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High-Yield Terms

  • Lipoxin: anti-inflammatory and pro-resolution eicosanoids synthesized through lipoxygenase interactions

  • Aspirin-triggered lipoxin: epimeric lipoxins synthesized as a result of aspirin-mediated acetylation of COX-2

  • Eicosapentaenoic acid (EPA): an omega-3 polyunsaturated fatty acid that is a precursor for the synthesis of anti-inflammatory lipids

  • Docosahexaenoic acid (DHA): an omega-3 polyunsaturated fatty acid that can exert numerous activities by binding to a specific G-protein–coupled receptor (GPCR), also is a precursor for the synthesis of anti-inflammatory lipids

  • Polymorphonuclear leukocytes (PMN): commonly refers to neutrophils (can be any of the granulocyte family of leukocytes), characterized by the varying shapes of the nucleus which is usually lobed into 3 segments

  • Nonphlogistic: refers to the process of phagocytosis and clearance by macrophages within induction of inflammation

  • Apoptosis: the process of programmed cell death

High-Yield Concept

Once initiated, an inflammatory response must be turned off following completion of the required processes triggered by the initiating challenge. This process is referred to as resolution of inflammation.

As pointed out in Chapters 22 and 23, biological molecules derived from various polyunsaturated fatty acids (PUFAs) participate in the mediation of numerous physiologically relevant processes including, but not limited to, immune responses. Lipid mediators, such as the prostaglandins and leukotrienes, have been appreciated for many years for their activities that promote and enhance inflammatory responses. Through the activities of cyclooxygenase (COX-1 and COX-2) or lipoxygenase (5-LOX), leukocytes rapidly synthesize these lipid mediators from membrane-derived arachidonic acid within seconds to minutes of an acute challenge. The primary endogenous lipid mediators that are released by cells that infiltrate the site of immune challenge are prostaglandin E2 (PGE2) and leukotriene B4 (LTB4). These molecules are important for host defense, but can also inadvertently lead to tissue damage if inappropriately and/or excessively produced.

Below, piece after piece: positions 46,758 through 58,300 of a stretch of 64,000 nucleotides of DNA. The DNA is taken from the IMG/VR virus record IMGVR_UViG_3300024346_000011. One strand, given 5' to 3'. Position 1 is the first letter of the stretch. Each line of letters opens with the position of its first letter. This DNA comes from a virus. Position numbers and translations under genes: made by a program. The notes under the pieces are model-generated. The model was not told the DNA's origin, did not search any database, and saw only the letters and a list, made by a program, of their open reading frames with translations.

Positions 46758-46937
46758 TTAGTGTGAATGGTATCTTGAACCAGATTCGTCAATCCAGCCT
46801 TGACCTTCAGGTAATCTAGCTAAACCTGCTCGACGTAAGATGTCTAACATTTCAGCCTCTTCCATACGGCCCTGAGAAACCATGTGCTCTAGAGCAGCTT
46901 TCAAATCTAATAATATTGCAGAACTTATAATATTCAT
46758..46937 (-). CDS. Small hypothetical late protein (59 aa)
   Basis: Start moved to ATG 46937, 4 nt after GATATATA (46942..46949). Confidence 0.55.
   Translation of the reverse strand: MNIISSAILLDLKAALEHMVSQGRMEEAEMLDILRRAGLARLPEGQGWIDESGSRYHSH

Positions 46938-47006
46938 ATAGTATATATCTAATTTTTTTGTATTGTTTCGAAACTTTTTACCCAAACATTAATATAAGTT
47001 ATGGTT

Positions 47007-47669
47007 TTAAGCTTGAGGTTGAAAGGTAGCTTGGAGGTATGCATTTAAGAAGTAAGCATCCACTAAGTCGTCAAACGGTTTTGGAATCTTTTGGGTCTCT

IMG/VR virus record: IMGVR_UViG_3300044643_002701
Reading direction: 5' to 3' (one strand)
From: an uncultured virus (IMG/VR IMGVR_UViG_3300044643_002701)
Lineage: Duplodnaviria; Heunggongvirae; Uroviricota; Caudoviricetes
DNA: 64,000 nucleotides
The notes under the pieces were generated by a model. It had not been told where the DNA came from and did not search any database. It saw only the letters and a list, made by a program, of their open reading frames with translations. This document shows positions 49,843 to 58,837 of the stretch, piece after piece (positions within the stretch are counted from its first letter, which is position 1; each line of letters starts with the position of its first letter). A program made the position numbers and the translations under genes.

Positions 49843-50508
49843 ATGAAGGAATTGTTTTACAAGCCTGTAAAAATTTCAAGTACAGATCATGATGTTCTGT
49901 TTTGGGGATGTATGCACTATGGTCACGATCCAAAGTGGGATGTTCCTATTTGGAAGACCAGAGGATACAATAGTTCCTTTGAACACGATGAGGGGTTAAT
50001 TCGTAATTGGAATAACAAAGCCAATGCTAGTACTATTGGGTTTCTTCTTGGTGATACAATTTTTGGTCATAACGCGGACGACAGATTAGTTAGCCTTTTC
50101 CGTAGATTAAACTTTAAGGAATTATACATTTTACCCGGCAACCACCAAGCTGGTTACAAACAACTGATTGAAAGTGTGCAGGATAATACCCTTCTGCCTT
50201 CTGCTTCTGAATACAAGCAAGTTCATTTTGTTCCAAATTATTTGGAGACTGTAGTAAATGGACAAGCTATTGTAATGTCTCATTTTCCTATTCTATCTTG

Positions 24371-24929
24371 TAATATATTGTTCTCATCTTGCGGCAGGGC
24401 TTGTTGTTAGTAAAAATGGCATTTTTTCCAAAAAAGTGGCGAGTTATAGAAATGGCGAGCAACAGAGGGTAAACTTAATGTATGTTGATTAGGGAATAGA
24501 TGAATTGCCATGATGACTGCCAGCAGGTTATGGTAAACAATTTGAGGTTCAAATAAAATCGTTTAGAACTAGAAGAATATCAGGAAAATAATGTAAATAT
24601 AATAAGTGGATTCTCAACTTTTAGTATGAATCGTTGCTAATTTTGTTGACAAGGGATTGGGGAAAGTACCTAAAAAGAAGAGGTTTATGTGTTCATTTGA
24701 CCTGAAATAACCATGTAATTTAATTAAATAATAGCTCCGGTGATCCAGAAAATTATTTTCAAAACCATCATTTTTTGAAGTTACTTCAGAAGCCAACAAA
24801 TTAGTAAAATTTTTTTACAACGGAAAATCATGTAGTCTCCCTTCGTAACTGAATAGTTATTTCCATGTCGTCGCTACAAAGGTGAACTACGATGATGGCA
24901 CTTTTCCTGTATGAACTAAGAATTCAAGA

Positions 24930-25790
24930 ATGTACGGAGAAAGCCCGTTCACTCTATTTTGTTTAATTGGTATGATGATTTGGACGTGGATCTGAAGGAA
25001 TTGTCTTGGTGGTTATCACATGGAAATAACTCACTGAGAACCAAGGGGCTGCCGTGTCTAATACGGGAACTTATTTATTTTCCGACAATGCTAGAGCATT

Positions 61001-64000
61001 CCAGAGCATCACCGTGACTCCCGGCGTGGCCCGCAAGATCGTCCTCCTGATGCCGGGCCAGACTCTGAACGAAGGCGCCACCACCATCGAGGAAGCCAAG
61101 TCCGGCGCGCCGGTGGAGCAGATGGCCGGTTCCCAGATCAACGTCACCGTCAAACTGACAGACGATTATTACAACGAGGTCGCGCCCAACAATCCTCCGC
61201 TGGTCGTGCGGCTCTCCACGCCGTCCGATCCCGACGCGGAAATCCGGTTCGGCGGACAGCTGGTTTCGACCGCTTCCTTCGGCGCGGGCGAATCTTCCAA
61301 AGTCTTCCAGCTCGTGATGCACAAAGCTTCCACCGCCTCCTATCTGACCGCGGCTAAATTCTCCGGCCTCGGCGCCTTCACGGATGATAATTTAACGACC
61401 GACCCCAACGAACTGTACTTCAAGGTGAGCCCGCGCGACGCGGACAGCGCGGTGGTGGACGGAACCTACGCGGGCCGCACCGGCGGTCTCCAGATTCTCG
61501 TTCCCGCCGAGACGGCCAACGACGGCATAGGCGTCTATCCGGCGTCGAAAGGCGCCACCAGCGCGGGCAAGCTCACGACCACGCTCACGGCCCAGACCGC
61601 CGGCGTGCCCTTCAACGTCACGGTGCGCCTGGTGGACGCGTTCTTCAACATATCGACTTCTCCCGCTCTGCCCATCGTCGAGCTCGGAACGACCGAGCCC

An active, coordinated program of resolution initiates in the first few hours after an inflammatory response begins. This resolution process is initiated following infiltration of granulocytes into the tissues. There are 3 types of granulocytes more commonly called neutrophils, eosinophils, and basophils. These leukocytes promote the switch of arachidonic acid–derived prostaglandin and leukotriene synthesis to that of lipoxin synthesis. The lipoxins then initiate the resolution and termination sequence. The recruitment of neutrophils to the inflammatory site ceases following the initiation of lipoxin synthesis and programmed death by apoptosis is engaged. Neutrophil apoptosis coincides with the biosynthesis of the resolvins (Rv) and protectins. These latter molecules are derived from the omega-3 PUFA, EPA and DHA.


The lipoxins (LX), or the lipoxygenase interaction products, are generated from arachidonic acid via sequential actions of lipoxygenases (including 5-LOX, 12-LOX, and 15-LOX) and subsequent reactions to give rise to specific trihydroxytetraene-containing eicosanoids (Figure 24-1). These unique lipid compounds are formed during cell–cell interactions and appear to act at both temporally and spatially distinct sites from those of the pro-inflammatory eicosanoids. ...

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